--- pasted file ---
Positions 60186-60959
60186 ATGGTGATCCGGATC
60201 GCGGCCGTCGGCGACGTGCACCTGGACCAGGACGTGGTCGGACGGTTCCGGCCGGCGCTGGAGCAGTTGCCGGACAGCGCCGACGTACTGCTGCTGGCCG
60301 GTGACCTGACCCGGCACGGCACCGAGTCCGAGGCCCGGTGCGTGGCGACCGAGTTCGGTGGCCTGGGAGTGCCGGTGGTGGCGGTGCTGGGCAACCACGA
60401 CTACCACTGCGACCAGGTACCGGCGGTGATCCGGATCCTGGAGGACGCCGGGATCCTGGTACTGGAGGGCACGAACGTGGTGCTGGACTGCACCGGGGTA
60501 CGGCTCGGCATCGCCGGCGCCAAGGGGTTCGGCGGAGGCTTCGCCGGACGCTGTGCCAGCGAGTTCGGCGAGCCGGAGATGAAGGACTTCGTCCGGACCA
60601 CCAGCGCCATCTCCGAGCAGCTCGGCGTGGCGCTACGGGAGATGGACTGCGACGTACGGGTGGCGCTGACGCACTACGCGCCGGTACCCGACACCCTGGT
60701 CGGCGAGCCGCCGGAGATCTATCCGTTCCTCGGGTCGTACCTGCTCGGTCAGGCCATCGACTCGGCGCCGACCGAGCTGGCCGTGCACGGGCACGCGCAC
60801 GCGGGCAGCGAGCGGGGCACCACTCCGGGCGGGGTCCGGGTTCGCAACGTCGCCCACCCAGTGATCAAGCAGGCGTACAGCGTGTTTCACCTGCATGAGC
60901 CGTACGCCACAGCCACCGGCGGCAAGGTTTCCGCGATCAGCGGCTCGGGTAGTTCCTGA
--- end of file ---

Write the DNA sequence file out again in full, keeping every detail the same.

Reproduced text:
Positions 60186-60959
60186 ATGGTGATCCGGATC
60201 GCGGCCGTCGGCGACGTGCACCTGGACCAGGACGTGGTCGGACGGTTCCGGCCGGCGCTGGAGCAGTTGCCGGACAGCGCCGACGTACTGCTGCTGGCCG
60301 GTGACCTGACCCGGCACGGCACCGAGTCCGAGGCCCGGTGCGTGGCGACCGAGTTCGGTGGCCTGGGAGTGCCGGTGGTGGCGGTGCTGGGCAACCACGA
60401 CTACCACTGCGACCAGGTACCGGCGGTGATCCGGATCCTGGAGGACGCCGGGATCCTGGTACTGGAGGGCACGAACGTGGTGCTGGACTGCACCGGGGTA
60501 CGGCTCGGCATCGCCGGCGCCAAGGGGTTCGGCGGAGGCTTCGCCGGACGCTGTGCCAGCGAGTTCGGCGAGCCGGAGATGAAGGACTTCGTCCGGACCA
60601 CCAGCGCCATCTCCGAGCAGCTCGGCGTGGCGCTACGGGAGATGGACTGCGACGTACGGGTGGCGCTGACGCACTACGCGCCGGTACCCGACACCCTGGT
60701 CGGCGAGCCGCCGGAGATCTATCCGTTCCTCGGGTCGTACCTGCTCGGTCAGGCCATCGACTCGGCGCCGACCGAGCTGGCCGTGCACGGGCACGCGCAC
60801 GCGGGCAGCGAGCGGGGCACCACTCCGGGCGGGGTCCGGGTTCGCAACGTCGCCCACCCAGTGATCAAGCAGGCGTACAGCGTGTTTCACCTGCATGAGC
60901 CGTACGCCACAGCCACCGGCGGCAAGGTTTCCGCGATCAGCGGCTCGGGTAGTTCCTGA